The paper 'The Provisions of Freedom of Information Act and Copyright Law' is a great example of a law article. The article will be published in a widely read local magazine with at least a picture of the Senator meeting with local investors in his home and another picture showing him watching representatives of these investors counting the money. These pictures were taken discreetly within the premises of the residence of the Senator. Subsequent research into the life and activities of Senator Archer revealed that he had received money from various sources, mostly from businessmen who are in the industry highly regulated by the government and those who are lobbying for approvals of laws that could either hamper or advance their business interests such as issues on health care legislation. In his 10 years service in the government of Australia, the Senator has been very controversial in his statements usually going against public clamor.
For example, he was pushing for the passage of Euthanasia Bill allowing doctors or relatives of patients to use drugs to end the lives of their patients and relatives terminally ill.
Afterward, he was seen meeting with representatives of drug companies manufacturing the Euthanasia drug. Corruption on the incident was not proven. However, subsequent involvement of the Senator on controversial issues became rampant which was usually followed by a report of him meeting discreetly with lobbyists for the legislation he is pushing for. Lifestyle check showed that he has lavished properties and stock ownership from companies whose interests he has advance by supporting legislation favoring their products or businesses. Also, investigation of funds under his committee in the Senate has been found to be inappropriately spent for his personal consumption such as the purchase of a vehicle that is not being used for the Senator’ s transportation but that of another member of his family.
Other inappropriate disbursements of these funds were tracked down towards a purchase of materials used for the renovation of the Senator’ s yacht. In the last election, he was rumored to have quashed his opponent by committing fraud in the counting of ballots believed to be financed by his businessmen cohorts. The Senator has been involved in so many controversies but no facts have been presented in public that could pin him down with corruption charges initiated by the public itself.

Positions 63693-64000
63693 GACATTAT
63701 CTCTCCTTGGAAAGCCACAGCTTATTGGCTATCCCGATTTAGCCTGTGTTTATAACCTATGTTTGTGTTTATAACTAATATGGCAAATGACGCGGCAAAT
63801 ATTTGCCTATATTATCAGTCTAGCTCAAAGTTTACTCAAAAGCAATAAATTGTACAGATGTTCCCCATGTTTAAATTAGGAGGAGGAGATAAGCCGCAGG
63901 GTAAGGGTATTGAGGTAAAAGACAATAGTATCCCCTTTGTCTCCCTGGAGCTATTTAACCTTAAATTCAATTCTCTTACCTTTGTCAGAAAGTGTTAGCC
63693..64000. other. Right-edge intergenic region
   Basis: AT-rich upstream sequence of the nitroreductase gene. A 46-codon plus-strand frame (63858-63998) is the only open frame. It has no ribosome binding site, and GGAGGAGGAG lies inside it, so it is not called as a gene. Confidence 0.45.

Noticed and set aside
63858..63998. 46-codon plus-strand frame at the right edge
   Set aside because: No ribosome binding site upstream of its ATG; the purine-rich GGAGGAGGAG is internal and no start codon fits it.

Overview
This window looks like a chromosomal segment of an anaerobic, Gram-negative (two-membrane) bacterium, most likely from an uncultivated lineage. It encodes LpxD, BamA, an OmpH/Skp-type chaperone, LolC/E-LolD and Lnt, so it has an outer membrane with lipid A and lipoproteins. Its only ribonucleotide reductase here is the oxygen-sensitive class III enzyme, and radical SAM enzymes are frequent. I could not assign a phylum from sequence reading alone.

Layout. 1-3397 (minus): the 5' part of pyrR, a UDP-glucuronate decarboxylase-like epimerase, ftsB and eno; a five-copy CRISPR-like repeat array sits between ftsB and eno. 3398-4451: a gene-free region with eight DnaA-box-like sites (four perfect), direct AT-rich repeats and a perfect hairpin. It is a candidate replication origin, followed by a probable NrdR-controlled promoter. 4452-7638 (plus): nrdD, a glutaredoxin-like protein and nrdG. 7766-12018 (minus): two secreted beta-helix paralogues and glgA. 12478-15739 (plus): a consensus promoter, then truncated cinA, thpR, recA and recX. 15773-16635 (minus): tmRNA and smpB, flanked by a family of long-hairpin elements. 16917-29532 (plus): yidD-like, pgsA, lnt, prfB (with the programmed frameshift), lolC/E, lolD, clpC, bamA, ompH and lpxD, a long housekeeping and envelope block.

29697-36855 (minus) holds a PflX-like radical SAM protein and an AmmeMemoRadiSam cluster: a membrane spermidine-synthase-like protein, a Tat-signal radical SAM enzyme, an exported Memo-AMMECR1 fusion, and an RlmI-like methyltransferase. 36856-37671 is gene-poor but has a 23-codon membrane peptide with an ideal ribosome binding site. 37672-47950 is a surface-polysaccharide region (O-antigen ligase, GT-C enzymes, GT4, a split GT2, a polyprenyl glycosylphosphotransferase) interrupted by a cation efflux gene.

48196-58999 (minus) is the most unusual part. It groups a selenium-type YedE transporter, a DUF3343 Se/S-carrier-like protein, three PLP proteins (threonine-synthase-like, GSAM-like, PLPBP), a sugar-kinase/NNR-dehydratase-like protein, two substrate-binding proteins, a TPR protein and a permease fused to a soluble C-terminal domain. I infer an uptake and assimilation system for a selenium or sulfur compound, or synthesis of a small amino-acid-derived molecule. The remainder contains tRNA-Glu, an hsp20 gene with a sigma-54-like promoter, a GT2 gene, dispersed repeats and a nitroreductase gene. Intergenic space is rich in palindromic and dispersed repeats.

Writing this article and publishing it is really an expose’ that could dent the Senator’ s political image permanently. The sensitivity of this publication could result in the Senator’ s camp lashing out at the publisher of the write-up. As a desktop publisher, I research on the legal issues that can be used for and against me in this particular publication. Below is the result of my intensive research related to the issue that I am writing on. In writing the article and publishing it, the Senator can sue for defamation in virtue of the Defamation Act of 2005 which assumes everyone has a good character until proven otherwise (Legal Services Commission of South Australia).
The Senator can wisely raise the issue of the article as defaming his character and reputation particularly since his integrity is at stake being a political figure. The distinction between slander and libel is not recognized anymore in Australian Courts in terms of suing for defamation (Defamation Act of 2005, par.
7). In writing about the corrupt practices of Senator Archer, the Senate as a government body is forbidden by law to sue for defamation of the Senate in lieu of those accusations against one of its members (Legal Services Commission of South Australia). However, the law allows any elected official such as Senator Archer to sue for defamation when he believed his reputation is at stake (Legal Services Commission of South Australia). Thus, I have to be ready just in case the Senator will file a case of defamation with special damage (Law Handbook) against me or our publication in publishing such an article and photo about his corrupt practices.
However, writers and publishers can raise a defense against defamation when they can prove that what they wrote is true and correct (Defamation Act of 2005, Section 31); hence when the article will label Senator Archer as corrupt and accepting bribes from several sources can be proven by the photos of him accepting money from a source.
Legal Services Commission of South Australia (2008). Defamation. Retrieved 25 March 2009 from http://www.lawhandbook.sa.gov.au/ch14.php
Attorney General’s Department (2005). Defamation Act of 2005 No. 77. New South Wales.
Attorney-General’s Department (2008). Privacy Act 1988. Cranberra
Legal Services Commission of South Australia (2008). Privacy and Access to Information. Retrieved on 26 March 2009 from http://www.lawhandbook.sa.gov.au/ch35.php
Australasian Legal Information Institute (2008). Freedom of Information Act of 1989. Retrieved on 27 March 2009 from http://www.austlii.edu.au/au/legis/act/consol_act/foia1989222.txt/cgi-bin/download.cgi/download/au/legis/act/consol_act/foia1989222.txt
Attorney General’s Department (2008). Criminal Code Act of 1995. Canberra. Retrieved on 28 March 2009 from the website of Commonwealth of Australia Law: http://www.comlaw.gov.au/ComLaw/Legislation/ActCompilation1.nsf/all/search/6B763C27084A65ABCA2574820023FEAD
Attorney General’s Department (2008). Copyright Act of 1968. Canberra. Retrieved on 28 March 2009 from the website of Commonwealth of Australia Law: http://www.comlaw.gov.au/comlaw/Legislation/ActCompilation1.nsf/0/2E3EEB3B6191AB60CA2574FF0081BA02?OpenDocument
Legal Services Commission of South Australia (2004). Copyright. Retrieved on 25 March 2009 from http://www.lawhandbook.sa.gov.au/ch09.php